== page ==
Wow, once again it has been a long, long time since I have updated this blog. Mostly I have been plugging away on my freelance career, my SCA heraldic endeavors, and my SCA musical endeavors. I even started a professional blog. But every once in a while I think about the "bigger picture," so here goes.
In one of my favorite TV series ever, The West Wing, President Bartlet frequently ended discussion of an issue by saying, "What's next?"
This phrase comes up for me every time I think ahead to what I want to accomplish in the SCA. And by "what I want to accomplish," I mean my Lithuanian studies. Yes, I do have other responsibilities to my barony and Kingdom, and those tasks will get done because they are part of being an all-volunteer group. For instance, at the most recent baronial business meeting, I took notes and then typed up the minutes and sent them to the seneschal, because our regular chronicler was out of town for the weekend.
For me, my Lithuanian studies are the "special sauce" on top of all the other cool things I do in the SCA. But the "special sauce" won't happen if I don't procure the ingredients and mix them together in a way that makes sense.
I've taught classes about Lithuania and I've been recognized by Their Majesties, but still, I can't help feeling that I've only barely scratched the surface. There are still so many "persona questions" (from lists like this and this) that I cannot answer yet. Thanks to the Web, I see photos of Lithuanian reenactors such as the members of Pajauta, but I don't have firm documentation for what they're wearing, and I'm not sure that documentation exists (Lithuanian medieval graves contain metal artifacts, but no fabric -- and they didn't document their lives with paintings the way western Europeans did). A few books out there may provide some answers, in either English or Lithuanian, but they're not generally available outside a few academic libraries and/or the Library of Congress. (Yes, I do live in the general metro area of the Library of Congress, but I'm not very good at finding the time to visit the place.)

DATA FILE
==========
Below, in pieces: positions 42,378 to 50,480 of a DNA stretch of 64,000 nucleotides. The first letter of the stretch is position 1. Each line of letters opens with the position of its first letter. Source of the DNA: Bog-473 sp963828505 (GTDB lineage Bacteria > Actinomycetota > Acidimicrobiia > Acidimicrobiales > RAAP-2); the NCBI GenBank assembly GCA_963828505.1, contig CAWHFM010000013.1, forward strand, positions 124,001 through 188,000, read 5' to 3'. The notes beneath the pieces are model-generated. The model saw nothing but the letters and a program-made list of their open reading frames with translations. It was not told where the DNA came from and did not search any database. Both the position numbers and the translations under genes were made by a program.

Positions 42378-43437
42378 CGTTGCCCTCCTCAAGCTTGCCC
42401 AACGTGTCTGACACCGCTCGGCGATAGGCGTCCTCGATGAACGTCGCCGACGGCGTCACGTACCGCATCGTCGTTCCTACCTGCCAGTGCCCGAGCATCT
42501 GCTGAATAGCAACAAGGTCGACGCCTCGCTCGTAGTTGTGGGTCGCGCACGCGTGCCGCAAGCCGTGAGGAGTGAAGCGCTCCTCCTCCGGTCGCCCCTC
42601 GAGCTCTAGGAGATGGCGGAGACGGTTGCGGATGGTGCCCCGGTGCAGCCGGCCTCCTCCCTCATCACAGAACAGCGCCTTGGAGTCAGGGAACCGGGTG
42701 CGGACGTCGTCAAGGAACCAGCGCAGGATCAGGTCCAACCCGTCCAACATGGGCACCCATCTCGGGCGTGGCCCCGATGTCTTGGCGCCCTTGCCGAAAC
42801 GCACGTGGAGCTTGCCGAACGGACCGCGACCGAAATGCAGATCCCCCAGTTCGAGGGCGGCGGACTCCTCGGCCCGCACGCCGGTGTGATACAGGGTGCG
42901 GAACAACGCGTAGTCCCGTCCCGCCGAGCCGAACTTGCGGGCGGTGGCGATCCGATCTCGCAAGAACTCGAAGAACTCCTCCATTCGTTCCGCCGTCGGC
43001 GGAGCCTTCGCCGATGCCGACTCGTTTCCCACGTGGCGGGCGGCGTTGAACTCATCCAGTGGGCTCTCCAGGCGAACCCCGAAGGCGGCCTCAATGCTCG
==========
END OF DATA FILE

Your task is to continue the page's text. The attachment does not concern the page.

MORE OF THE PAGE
Once I define what I'm looking for, and then I find it, then what do I do with the information? In the short term, I know that I missed the deadline for getting classes listed in the "Pennsic book" for Pennsic XL, coming this August. I still really, really want to go to Pennsic, but I may be able to attend for only a few days, perhaps an extended weekend. (Now that I don't have a steady job, I have time but no money; if I land a full-time job, I will have money but absolutely no vacation time.) I think it's better for my sanity to avoid teaching if I'm just going to be there for a couple of days (with a third day for setting up and a fourth day for packing out).
Perhaps the thing I need to jump-start my Lithuanian research efforts is to write up a short generalist article for something like Tournaments Illuminated, the SCA's quarterly magazine. Maybe I could give it a clever title, like "Seven Reasons to Consider a Lithuanian Persona" or "Ten Things You Didn't Know About Medieval Lithuania." Would anyone even be interested in reading such an article?
I also can't help feeling that I need to specialize in "an art" that has something to do with my persona: tablet weaving, naalbinding, clothes-making, amber-carving, music-making, etc. I tend to dabble in a lot of different things and specialize in none of them. Not quite sure what to do about that.
Sometimes I think I should be apprenticed to a Laurel who would guide me in the "how to do what I want to do" part of the SCA. Again, I know a lot of Laurels, but no one individual close enough to apprentice to. Maybe someday....